“Primitive” people throughout history have had a tendency to blame themselves when things go wrong in their world. They struggled to appease angry gods for times of drought and disease and accident and famine, thinking their own moral imperfections and behavioral errors to be the cause. Yet all too often they, with their “self-centered” worldview, were blaming themselves for things which had nothing do with them. The irony is, our modern world, with its global warming, melting polar ice caps, radical loss of species, and massive pollution, is falling apart directly BECAUSE of humanity’s sick actions – and yet now we deny it! Continue reading

Overpopulation: It Is Time for the Old Species to Die Out

[Written around 2005.]

Signs of human overpopulation are everywhere, yet few talk about it. There are over six billions humans and their numbers are only expanding. Humans are destroying the balance of the planet at an alarming rate. Other species are going extinct faster than ever before – because of the insanity of Homo sapiens. Forests are being decimated, oceans polluted, ice caps melted, and the air and soil is growing toxic. None of this is a mystery, yet few do the math. Continue reading

Evolution Ain’t What It Used Be

[Written around 2006.]

In biologically evolutionary terms the fittest organisms are those that bear the most offspring surviving to reproductive age.  Many humans still believe this to be a worthy life goal, even an obligation, and feel they are letting down their species, their culture, their families, and their race if they don’t have children.  But how sickening this tribal attitude is!  What about the good of our world? Continue reading

Homosexuality: A Chance For Human Evolution

[Written around 2005.]

Gay people who have come out of the closet have one main evolutionary advantage over straight people: they have experienced a basic pattern of breaking from the family system, and this creates in them a template for truth-telling that can apply to all other areas of life. At some level they know firsthand what it feels like to be rejected and pathologized by the worst of the family, and because they know how to define a part of their identity in spite of it, they take one step closer to enlightenment. Continue reading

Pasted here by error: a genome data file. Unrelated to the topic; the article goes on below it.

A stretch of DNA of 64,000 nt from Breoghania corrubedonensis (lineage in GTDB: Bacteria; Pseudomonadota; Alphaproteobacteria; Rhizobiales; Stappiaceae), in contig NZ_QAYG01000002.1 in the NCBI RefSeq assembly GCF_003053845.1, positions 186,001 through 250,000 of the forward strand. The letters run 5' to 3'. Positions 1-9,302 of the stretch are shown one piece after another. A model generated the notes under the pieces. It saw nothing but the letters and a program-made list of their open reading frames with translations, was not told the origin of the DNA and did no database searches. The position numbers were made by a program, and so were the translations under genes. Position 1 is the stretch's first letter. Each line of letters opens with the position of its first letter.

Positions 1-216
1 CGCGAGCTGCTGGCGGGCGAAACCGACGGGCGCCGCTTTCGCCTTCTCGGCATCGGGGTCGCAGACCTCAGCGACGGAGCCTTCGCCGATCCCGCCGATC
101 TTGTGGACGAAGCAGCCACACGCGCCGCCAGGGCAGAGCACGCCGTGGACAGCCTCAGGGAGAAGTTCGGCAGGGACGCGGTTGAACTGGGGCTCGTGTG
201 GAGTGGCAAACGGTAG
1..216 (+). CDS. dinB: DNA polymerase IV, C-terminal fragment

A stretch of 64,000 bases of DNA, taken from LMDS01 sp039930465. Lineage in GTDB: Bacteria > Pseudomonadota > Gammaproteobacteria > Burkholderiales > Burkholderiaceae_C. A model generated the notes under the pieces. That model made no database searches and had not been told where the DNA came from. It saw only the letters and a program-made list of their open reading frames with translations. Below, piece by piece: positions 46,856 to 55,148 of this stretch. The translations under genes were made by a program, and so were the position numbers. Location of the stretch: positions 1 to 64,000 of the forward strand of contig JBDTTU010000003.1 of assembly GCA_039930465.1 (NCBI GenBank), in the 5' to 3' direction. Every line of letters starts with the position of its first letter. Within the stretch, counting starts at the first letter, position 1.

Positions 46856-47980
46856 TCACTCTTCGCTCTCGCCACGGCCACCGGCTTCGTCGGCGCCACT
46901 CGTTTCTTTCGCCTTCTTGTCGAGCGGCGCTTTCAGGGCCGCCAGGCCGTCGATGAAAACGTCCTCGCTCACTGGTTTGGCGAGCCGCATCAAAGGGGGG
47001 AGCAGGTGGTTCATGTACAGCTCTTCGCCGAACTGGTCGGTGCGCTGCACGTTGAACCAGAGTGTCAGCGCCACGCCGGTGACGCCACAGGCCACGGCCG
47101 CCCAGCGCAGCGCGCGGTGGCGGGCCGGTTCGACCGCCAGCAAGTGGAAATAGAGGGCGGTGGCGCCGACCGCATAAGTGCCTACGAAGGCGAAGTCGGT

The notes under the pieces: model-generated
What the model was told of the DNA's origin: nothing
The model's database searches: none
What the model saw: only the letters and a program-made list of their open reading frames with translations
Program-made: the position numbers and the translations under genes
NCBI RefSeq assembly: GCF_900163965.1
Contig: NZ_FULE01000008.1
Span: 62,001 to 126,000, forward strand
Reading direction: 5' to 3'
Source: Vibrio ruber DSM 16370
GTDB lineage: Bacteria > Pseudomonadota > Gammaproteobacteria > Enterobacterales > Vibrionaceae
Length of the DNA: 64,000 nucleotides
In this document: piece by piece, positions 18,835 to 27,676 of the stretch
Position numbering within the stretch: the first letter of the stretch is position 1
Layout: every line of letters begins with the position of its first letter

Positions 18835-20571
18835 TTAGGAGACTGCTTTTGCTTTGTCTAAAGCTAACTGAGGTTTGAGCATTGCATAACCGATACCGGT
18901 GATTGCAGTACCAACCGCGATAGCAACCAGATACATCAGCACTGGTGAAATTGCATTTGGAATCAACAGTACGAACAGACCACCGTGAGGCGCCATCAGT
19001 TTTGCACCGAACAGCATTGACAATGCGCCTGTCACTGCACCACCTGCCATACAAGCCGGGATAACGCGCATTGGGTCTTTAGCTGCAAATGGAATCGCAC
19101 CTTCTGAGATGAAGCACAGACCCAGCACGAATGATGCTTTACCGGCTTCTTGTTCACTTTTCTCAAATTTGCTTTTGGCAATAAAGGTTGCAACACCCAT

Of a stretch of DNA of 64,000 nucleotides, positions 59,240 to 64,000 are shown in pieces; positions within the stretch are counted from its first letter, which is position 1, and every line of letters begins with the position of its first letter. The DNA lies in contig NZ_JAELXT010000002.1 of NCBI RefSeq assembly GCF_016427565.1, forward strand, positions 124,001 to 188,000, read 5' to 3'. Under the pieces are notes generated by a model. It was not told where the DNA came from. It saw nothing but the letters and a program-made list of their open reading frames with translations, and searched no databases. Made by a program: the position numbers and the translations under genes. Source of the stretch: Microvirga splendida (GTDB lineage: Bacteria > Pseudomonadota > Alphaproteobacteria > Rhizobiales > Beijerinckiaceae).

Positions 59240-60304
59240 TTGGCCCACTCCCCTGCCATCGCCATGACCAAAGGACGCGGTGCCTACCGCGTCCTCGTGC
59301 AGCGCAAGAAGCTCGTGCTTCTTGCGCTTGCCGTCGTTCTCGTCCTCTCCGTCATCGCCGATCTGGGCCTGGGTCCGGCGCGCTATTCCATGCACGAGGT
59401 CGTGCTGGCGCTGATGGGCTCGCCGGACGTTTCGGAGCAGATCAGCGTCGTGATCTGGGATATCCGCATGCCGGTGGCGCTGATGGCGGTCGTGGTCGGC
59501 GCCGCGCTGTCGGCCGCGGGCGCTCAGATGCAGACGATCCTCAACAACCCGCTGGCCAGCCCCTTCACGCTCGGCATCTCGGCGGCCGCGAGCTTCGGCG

Being in Love is a Disturbed Ideal

[Written around 2006.]

Although society and most people – and of course popular music – hold being “in love” as the ideal state of human existence, they are all deluding themselves, literally.  Being in love is little more than the state of transferring onto some new person – your “love object” – all your repressed childhood hopes that your parents will finally come to rescue you.  This hope, which is the root of all addictions, is so intense that if you actually believe that it can be fulfilled it sends you into the deepest emotional orbit, more intense even than heroin.  No wonder most people desperately strive for it. Continue reading

If the Healthiest People Remain Celibate then What Happens to the Future of Our Species?

[Written around 2005.]

It is ironic that many people, when I speak of celibacy as an ideal, argue that following my lead would drive our species to extinction. In our overpopulated world of nearly seven billion people – who are driving us to the edge! – can we really fear celibacy and the path to enlightenment so much? Continue reading

Masturbation: Fantasy Rescue By the Parents

[Written around 2004.]

Masturbation is risky for anyone with unhealed psychological wounds – that is, all of us who are not yet fully enlightened. Although our biology plays a part in motivating us to express ourselves sexually, our unresolved emotional issues push us far more strongly. People are emotionally motivated to masturbate by a craving to play out unconscious dynamics of parental rescue in an attempt to bypass the healing process. Continue reading